Dear Fair Housing Lady:
When I visit ForRent.com I see ads that tell me that if I move to a particular community I could “walk to the bus stop” or that the community is within “walking distance” of fine dining. And lots of ads refer to “walk-in closets”. But fair housing laws are supposed to protect people with disabilities; don’t you think that it is wrong to make references such as these? After all, some people with disabilities and those that use wheelchairs often cannot walk…
Concerned For Others
Both your awareness of fair housing and your concern is most commendable. But I can assure you that apartment community advertisers are still “walking the line” and still in full compliance with fair housing when they make these references in their advertising. Lately I have been hearing “we cannot say ‘walk’ as this is against fair housing and disability for people in wheelchairs”. Recently someone even frantically asked our company to immediately change their online ad with us because of this. But the concern is unfounded because “walk” is just fine, so I tell our advertisers that they can breathe deeply, relax and advertise accordingly. And if I haven’t convinced you that this is OK, I bet HUD can convince you. So go to HUD.gov and check out their fair housing info and you will find the memo from January 1995 (this is not a typo – “walk” was deemed OK 16 years ago!). And I quote: Advertisements containing descriptions of properties (great view, fourth-floor walk-up, walk-in closets), services or facilities (jogging trails), or neighborhoods (walk to bus-stop) do not violate the Act. So there! If you can’t find the memo, I can email it to you. Reach out to me at [email protected]. And while we are at it, Jewish people can sleep under cathedral ceilings and visually impaired folks can have Venetian blinds.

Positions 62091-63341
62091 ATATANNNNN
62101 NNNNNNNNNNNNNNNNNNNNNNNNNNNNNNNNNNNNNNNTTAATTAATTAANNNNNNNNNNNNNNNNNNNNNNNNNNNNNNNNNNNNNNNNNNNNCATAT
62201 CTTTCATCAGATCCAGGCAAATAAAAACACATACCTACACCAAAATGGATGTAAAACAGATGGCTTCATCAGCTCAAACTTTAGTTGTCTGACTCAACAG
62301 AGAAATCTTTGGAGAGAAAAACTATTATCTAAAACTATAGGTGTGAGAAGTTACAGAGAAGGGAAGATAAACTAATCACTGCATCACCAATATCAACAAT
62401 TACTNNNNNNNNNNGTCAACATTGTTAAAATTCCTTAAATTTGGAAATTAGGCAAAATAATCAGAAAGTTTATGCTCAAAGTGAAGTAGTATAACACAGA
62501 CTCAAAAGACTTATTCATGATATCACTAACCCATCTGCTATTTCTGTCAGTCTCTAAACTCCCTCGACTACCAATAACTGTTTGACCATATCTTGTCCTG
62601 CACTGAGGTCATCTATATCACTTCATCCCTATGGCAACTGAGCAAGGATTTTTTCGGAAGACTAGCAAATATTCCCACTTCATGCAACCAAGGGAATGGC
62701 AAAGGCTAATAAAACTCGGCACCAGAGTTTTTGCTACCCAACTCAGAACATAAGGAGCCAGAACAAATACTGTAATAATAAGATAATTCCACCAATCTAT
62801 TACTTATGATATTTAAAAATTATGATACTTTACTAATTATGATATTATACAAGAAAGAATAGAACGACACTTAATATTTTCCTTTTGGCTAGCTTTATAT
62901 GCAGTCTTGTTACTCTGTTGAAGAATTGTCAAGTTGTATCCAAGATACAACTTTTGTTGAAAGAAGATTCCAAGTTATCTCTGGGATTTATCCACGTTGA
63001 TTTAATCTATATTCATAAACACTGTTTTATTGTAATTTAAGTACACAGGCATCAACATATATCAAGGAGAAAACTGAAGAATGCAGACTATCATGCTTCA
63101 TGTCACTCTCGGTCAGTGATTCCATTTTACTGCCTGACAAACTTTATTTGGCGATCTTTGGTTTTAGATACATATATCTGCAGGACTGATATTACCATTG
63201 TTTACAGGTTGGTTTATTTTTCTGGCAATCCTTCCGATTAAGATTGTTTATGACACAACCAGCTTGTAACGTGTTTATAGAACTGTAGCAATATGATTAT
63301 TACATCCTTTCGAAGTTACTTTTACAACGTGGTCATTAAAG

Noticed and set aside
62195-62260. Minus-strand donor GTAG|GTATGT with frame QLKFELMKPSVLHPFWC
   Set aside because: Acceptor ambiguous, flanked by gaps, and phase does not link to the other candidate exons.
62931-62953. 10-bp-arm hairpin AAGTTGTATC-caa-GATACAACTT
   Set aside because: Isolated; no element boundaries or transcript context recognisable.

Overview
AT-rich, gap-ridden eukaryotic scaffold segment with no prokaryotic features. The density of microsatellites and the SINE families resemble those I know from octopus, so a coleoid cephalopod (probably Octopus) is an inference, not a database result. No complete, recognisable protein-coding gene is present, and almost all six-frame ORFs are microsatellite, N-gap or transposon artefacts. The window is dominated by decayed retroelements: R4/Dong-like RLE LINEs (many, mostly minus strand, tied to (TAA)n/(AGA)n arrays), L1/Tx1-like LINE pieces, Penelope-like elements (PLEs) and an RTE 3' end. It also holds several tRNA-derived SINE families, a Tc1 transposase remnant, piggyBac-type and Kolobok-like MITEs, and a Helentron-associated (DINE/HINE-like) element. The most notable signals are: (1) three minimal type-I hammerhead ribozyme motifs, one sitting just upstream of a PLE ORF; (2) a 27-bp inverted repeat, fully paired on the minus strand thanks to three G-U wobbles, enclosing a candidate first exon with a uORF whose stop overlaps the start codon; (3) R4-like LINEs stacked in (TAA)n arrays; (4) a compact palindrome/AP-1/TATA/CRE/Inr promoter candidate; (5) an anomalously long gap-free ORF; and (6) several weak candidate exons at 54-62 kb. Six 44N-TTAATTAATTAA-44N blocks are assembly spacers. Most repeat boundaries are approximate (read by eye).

Fair Housing Lady is the alter-ego of Nadeen Green, Senior Counsel with For Rent Media Solutions™. While that makes her our attorney, she is not yours, so her information is not legal advice for you. She would love to have your questions for future newsletter appearances (so she doesn’t have to make the questions up, which is just extra work), so send them to [email protected].